Strange Concepts and the Stories They Make Possible: Cognition, Culture, Narrative [NOOK Book]

Overview

In this fresh and often playful interdisciplinary study, Lisa Zunshine presents a fluid discussion of how key concepts from cognitive science complicate our cultural interpretations of "strange" literary phenomena.

From Short Circuit to I, Robot, from The Parent Trap to Big Business, fantastic tales of rebellious robots, animated artifacts, and twins mistaken for each other are a permanent fixture in popular culture and have been since antiquity. Why do these strange concepts ...

See more details below
Strange Concepts and the Stories They Make Possible: Cognition, Culture, Narrative

Available on NOOK devices and apps  
  • NOOK Devices
  • Samsung Galaxy Tab 4 NOOK 7.0
  • Samsung Galaxy Tab 4 NOOK 10.1
  • NOOK HD Tablet
  • NOOK HD+ Tablet
  • NOOK eReaders
  • NOOK Color
  • NOOK Tablet
  • Tablet/Phone
  • NOOK for Windows 8 Tablet
  • NOOK for iOS
  • NOOK for Android
  • NOOK Kids for iPad
  • PC/Mac
  • NOOK for Windows 8
  • NOOK for PC
  • NOOK for Mac

Want a NOOK? Explore Now

NOOK Book (eBook)
$18.99
BN.com price
(Save 29%)$27.00 List Price

Overview

In this fresh and often playful interdisciplinary study, Lisa Zunshine presents a fluid discussion of how key concepts from cognitive science complicate our cultural interpretations of "strange" literary phenomena.

From Short Circuit to I, Robot, from The Parent Trap to Big Business, fantastic tales of rebellious robots, animated artifacts, and twins mistaken for each other are a permanent fixture in popular culture and have been since antiquity. Why do these strange concepts captivate the human imagination so thoroughly? Zunshine explores how cognitive science, specifically its ideas of essentialism and functionalism, combined with historical and cultural analysis, can help us understand why we find such literary phenomena so fascinating.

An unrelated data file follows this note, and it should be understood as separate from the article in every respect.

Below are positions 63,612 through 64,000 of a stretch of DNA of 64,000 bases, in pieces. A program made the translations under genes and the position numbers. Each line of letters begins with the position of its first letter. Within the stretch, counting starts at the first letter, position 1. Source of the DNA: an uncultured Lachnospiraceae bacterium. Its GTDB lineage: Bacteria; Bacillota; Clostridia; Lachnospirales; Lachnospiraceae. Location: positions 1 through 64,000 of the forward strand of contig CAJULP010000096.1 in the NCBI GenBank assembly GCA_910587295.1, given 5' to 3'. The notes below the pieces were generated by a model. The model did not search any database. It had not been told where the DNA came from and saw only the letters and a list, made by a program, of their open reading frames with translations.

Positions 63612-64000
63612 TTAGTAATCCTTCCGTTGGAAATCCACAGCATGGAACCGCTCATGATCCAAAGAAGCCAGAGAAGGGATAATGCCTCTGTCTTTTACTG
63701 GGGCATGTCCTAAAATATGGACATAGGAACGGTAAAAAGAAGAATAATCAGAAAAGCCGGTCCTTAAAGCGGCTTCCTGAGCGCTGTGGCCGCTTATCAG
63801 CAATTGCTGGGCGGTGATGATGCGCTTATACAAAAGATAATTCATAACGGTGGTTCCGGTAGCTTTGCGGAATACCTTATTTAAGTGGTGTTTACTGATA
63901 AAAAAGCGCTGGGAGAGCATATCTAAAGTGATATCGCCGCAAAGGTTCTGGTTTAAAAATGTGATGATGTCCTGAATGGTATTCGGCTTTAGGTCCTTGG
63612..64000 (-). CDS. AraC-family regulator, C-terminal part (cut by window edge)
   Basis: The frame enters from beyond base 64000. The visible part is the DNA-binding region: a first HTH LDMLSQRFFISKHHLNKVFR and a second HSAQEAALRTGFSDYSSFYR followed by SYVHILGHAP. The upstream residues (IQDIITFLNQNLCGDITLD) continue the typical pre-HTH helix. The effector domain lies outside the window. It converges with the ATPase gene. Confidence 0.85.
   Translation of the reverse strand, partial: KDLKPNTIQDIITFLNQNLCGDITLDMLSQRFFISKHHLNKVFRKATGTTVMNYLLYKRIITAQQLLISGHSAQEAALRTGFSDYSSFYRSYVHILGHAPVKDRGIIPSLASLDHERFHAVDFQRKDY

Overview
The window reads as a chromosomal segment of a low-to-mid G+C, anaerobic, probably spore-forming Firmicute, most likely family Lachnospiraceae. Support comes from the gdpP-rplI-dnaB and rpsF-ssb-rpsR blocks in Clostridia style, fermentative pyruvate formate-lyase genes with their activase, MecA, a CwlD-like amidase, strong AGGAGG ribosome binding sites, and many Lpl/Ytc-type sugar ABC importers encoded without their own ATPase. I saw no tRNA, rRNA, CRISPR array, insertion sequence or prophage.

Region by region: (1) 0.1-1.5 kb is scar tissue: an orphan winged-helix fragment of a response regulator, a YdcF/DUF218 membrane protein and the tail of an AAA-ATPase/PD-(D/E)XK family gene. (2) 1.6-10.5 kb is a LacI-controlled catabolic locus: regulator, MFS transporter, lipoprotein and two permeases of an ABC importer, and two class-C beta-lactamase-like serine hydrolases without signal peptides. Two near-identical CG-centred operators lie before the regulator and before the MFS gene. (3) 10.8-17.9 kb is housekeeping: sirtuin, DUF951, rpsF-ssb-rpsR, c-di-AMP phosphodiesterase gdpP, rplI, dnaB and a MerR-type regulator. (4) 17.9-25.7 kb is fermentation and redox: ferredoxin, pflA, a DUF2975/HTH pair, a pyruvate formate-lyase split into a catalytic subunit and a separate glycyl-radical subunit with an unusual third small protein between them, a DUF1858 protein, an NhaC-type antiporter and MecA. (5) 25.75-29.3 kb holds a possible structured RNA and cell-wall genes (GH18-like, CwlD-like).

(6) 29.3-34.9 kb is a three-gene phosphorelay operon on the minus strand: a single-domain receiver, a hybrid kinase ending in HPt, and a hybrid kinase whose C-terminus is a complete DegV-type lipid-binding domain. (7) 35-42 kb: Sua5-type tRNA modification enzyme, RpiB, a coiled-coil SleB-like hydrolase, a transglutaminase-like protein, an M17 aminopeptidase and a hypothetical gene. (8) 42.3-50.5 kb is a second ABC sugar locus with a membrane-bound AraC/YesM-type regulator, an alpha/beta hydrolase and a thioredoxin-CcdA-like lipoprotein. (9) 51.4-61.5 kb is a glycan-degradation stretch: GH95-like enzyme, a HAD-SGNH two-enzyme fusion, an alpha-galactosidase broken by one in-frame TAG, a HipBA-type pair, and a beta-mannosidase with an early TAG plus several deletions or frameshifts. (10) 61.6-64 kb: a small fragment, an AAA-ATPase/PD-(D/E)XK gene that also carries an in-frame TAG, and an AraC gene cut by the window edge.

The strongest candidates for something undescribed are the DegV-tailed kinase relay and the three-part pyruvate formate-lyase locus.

Drawing from research by such cognitive evolutionary anthropologists and psychologists as Scott Atran, Paul Bloom, Pascal Boyer, and Susan A. Gelman, Zunshine examines the cognitive origins of the distinction between essence and function and how unexpected tensions between these two concepts are brought into play in fictional narratives. Discussing motifs of confused identity and of twins in drama, science fiction’s use of robots, cyborgs, and androids, and nonsense poetry and surrealist art, she reveals the range and power of key concepts from science in literary interpretation and provides insight into how cognitive-evolutionary research on essentialism can be used to study fiction as well as everyday strange concepts.

Read More Show Less

Editorial Reviews

Zeitschrift fuer Anglistik und Amerikanistik
The book is stylistically well-written and features interesting readings of various texts.

— Marcus Hartner

Philosophy and Literature